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Showing posts from May 4, 2009

HP Mini 1120NR Mi Edition

My wife surprised me with an HP Mini 1120NR Mi Edition for an anniversary gift!

While it runs Linux, it uses an HP-modified version of Ubuntu, which is a Debian-based Linux. Nothing wrong with that, except that Debian/Ubuntu organizes things differently than Mandriva/RedHat, so it took some getting used to.

The first thing I did was to increase the memory from 1GB of RAM to 2GB of RAM, not that I needed it right now, but RAM is currently very inexpensive. Previous version of Ubuntu for the Mini did not have kernels compiled for >1GB support, but this one recognized it upon re-boot.

The interface is unlike a conventional desktop and is called harbour-launcer. you can see how HP modified the Ubuntu/GNOME desktop by reading how others have modified their desktops to mimic HP.

The first thing that I need to do was install some familiar apps, like mc.

Alt-F2 brings up a RUN dialog, and entering gnome-terminal launches a terminal window. I couldn't become the superuser since I didn't …

Using rsync to Fix a Downloaded ISO File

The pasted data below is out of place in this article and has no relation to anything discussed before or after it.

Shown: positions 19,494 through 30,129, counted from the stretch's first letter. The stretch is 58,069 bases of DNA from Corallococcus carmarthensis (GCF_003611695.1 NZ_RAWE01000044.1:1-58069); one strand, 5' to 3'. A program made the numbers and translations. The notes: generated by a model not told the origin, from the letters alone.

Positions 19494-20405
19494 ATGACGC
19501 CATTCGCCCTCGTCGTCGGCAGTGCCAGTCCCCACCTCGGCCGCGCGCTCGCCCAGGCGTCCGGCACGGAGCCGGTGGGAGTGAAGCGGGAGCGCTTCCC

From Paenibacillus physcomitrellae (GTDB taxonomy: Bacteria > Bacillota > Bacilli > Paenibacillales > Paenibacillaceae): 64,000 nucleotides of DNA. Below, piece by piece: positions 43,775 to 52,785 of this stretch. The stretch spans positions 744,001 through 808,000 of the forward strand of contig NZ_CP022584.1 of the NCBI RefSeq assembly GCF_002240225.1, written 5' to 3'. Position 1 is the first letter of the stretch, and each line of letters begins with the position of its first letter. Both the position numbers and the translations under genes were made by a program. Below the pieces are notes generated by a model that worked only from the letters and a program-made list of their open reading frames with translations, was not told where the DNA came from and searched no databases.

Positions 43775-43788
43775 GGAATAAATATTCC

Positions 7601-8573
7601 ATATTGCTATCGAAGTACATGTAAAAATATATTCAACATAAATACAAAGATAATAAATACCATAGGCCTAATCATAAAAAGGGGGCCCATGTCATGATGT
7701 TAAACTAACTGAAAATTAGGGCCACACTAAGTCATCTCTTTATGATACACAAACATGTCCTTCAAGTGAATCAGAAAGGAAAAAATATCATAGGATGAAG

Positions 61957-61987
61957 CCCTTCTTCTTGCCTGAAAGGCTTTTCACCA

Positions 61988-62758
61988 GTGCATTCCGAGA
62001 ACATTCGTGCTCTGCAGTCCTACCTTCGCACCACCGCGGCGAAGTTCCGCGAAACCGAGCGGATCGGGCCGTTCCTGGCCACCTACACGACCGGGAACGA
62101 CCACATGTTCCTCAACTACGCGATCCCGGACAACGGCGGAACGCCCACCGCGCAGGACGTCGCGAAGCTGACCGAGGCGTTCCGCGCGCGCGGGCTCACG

I wanted to upgrade to Mandriva 2009.1 and had the .iso image, but the checksum failed. Since I was at my workshop and had only EVDO modem service, I didn't want to download the entire .iso again and I remembered that I could use rsync to "fix" the damaged .iso file.

To avoid using bandwidth at the garage, I use a USB drive at home (where I have Verizon FIOS) to mirror the current Mandriva repositories using rsync, so I knew that Georgia Tech had an rsync server. I just needed to find the path to the .iso files.

NOTE: Although Mandriva 2009 is now obsolete, the technique described here still works on any downloaded file using and rsync server.
Starting with:

$ rsync

I eventually wound up with:


as the path.

Then, I changed directory to where I had the damaged .iso file and executed (all on one line):

$ rsync -Pz --stats --inplace --ignore-times rsync://…